Dr. William Wright gave up a suburban practice as an ear surgeon to become the doctor at Colorado's maximum-security prison. After that, running a medical clinic at the county jail should be a snap, right? Oh, brother.
Hoards of desperate people fresh from the streets, homeless addicts, illegal aliens, and gangbangers all ruled by a corrupt sheriff and his concubine sidekick made the supermax look almost pastoral.
Told with humor and biting wit, Jailhouse Doc follows Dr. Wright and his struggles with scamming inmates, corporate bureaucrats, and a sheriff who wants to be a doctor.
Peek behind the bars at the operations of a city jail and the daily battles to deliver medical care to a population on the edge.
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Wonderful sequel to Maximum Insecurity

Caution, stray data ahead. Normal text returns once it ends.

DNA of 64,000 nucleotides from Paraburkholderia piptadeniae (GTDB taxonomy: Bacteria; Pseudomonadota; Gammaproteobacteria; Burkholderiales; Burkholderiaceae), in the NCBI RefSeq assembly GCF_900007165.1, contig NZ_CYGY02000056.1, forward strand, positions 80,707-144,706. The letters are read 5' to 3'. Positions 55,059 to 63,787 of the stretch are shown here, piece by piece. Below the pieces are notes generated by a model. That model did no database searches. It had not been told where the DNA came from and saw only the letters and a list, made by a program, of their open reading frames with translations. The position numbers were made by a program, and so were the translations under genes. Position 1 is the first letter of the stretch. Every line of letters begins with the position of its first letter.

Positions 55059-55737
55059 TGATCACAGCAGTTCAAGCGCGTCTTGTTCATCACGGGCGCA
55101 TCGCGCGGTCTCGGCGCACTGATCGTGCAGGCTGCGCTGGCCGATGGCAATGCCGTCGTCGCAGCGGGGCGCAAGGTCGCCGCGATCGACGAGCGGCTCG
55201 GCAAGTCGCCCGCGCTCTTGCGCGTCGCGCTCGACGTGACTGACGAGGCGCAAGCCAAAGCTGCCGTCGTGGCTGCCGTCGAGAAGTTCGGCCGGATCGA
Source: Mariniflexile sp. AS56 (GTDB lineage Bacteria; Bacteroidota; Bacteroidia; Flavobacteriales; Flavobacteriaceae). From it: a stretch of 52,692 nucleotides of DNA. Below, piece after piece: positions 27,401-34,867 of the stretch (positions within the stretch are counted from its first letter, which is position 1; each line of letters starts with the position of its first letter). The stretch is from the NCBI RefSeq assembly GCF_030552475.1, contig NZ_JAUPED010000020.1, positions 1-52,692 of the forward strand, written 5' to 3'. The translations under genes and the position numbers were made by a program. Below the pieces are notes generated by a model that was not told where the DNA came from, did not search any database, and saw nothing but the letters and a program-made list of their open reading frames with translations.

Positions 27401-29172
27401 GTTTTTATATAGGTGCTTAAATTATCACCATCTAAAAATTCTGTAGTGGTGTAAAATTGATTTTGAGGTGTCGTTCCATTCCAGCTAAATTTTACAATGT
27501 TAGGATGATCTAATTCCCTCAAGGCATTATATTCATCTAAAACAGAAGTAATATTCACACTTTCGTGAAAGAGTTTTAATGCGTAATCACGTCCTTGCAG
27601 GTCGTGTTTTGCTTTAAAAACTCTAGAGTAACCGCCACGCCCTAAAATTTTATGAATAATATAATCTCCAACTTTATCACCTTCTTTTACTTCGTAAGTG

I like Dr. Wright's combination of humor, compassion, and no hidden agenda. He gives an honest description of the conditions and people within the jail, both prisoners and staff. Dr. Wright gets real on a variety of topics, some of them very important. I find it refreshing to read an upfront, honest bit of autobiography like Jailhouse Doc. And Dr. Wright's writing style is just "right" for his stories. (Couldn't resist. Three cheers for bad puns!)
Uh...isn't this question redundant, given the preceding question?
This isn't that kind of book, really, since these are all real people and not characters.
In Maximum Insecurity, Dr. Wright described his years as a prison doctor. Here, in Jailhouse Doc, he describes a surprisingly different experience as doc in a jail setting. I thought both books were terrific. There's something quite special about people who are willing to care for folks whom the rest of us would cross the street to avoid--and with good reason. If you'd like an entertaining and enlightening listening experience, Jailhouse Doc is the ticket. But you might want to start with Maximum Insecurity. I'm glad I listened to both in chronological order. Made more sense, better flow and all that. I can't end this review without mentioning the excellent narration by Eric Martin. His talents were perfect for this book.
- Gotta Tellya